The amount of operating energy available from recoil depends 011 the particular cartridge used and on the weight of the recoiling parts. The use of a powerful cartridge will result in a high total momentum imparted to the projectile and powder gases and the corresponding reaction will produce a high momentum of the recoiling parts. However, the velocity of recoil will depend on the weight of the recoiling parts; the greater the weight, the lower the velocity. Since the kinetic energy of a weight is directly proportional to its mass and the square of its velocity, the net result is that the energy contained in the recoiling parts will be inversely proportional to their weight. In other words, increasing the weight of the recoiling parts will not change the momentum imparted to them but will causc a decrease in both the recoil velocity and the recoil energy. Thus it is evident that the weight of the recoiling parts has an important eflect on the performance of a rccoil-opcratcd gun.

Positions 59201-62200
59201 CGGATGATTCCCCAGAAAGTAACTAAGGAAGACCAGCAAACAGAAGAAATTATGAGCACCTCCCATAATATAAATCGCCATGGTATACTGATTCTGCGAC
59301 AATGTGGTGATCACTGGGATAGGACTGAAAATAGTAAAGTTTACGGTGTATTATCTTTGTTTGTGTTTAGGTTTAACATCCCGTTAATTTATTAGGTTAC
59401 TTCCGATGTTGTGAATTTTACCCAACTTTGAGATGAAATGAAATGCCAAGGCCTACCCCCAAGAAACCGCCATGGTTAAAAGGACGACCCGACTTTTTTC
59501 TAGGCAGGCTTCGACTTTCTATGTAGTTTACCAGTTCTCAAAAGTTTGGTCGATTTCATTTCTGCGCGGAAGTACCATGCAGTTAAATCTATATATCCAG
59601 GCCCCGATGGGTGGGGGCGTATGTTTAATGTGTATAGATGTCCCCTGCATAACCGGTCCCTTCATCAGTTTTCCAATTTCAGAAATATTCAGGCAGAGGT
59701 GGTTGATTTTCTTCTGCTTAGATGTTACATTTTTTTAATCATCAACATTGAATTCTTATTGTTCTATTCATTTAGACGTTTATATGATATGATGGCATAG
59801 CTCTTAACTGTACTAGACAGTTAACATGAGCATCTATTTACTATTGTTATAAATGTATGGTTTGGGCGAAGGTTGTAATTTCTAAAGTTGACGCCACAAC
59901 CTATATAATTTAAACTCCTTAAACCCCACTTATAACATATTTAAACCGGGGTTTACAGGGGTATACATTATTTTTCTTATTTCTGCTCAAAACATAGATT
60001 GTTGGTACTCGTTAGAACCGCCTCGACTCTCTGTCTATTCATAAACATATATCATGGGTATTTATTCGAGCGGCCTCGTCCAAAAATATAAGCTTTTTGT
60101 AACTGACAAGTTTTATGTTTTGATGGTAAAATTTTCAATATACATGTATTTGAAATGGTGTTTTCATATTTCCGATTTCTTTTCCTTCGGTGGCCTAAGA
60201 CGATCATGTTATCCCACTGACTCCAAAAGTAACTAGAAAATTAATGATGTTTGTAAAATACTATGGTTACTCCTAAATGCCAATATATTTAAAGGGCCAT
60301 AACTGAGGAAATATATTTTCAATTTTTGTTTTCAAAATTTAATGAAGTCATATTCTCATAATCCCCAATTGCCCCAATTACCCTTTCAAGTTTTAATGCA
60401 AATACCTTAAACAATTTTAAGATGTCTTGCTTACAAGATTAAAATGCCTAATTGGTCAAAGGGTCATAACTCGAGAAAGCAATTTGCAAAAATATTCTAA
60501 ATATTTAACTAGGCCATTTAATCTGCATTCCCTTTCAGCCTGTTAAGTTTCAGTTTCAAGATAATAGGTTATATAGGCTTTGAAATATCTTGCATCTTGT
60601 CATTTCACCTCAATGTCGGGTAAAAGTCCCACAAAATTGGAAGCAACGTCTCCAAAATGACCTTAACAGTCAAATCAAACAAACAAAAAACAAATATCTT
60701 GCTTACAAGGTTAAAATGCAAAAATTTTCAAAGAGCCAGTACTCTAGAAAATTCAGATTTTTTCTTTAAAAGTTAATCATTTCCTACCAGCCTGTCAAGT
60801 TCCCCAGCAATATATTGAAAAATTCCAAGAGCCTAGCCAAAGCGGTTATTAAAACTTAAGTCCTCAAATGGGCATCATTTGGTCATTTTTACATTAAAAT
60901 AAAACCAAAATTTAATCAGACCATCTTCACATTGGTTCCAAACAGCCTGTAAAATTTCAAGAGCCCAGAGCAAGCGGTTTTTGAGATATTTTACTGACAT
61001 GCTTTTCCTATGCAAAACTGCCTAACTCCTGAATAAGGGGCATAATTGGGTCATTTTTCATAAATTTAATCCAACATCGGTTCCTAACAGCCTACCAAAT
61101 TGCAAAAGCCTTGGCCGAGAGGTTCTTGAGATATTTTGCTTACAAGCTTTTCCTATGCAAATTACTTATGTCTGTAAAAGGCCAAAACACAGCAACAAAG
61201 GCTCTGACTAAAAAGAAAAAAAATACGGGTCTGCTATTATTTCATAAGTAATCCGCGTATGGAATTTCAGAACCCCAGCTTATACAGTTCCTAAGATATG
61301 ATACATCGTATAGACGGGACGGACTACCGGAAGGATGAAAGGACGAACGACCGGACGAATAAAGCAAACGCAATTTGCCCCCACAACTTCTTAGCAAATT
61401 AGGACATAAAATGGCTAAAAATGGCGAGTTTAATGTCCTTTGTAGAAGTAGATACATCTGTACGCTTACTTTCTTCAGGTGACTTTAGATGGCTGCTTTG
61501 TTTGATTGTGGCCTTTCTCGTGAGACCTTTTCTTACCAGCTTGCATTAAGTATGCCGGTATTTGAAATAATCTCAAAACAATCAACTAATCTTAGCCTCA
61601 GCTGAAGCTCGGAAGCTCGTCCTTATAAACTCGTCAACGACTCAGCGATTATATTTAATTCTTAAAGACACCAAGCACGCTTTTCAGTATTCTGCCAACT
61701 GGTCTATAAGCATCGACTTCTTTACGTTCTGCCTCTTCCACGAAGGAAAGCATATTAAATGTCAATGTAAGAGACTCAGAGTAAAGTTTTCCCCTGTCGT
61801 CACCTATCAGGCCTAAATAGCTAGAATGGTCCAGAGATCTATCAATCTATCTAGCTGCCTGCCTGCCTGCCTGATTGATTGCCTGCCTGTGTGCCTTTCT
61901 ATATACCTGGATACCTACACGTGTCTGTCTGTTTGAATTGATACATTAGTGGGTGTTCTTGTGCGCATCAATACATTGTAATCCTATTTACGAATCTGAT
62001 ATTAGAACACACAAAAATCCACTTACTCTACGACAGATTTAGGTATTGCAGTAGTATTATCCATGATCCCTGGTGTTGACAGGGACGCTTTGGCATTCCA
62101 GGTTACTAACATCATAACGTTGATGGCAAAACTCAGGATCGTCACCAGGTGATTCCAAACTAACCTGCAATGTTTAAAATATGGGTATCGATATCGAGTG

All of the kinetic energy imparted to the recoiling parts is transferred to them in the period of less than 0.01 second during which the pressure of the powder gases is active. After this time, the parts continue to move (if their own momentum and their energy is transferred to the gun mechanism for performing the various operations required in the automatic cycle. In various types of recoil systems, the energy may be employed in different ways. These systems will be described and analyzed in the following pages.
Was this article helpful?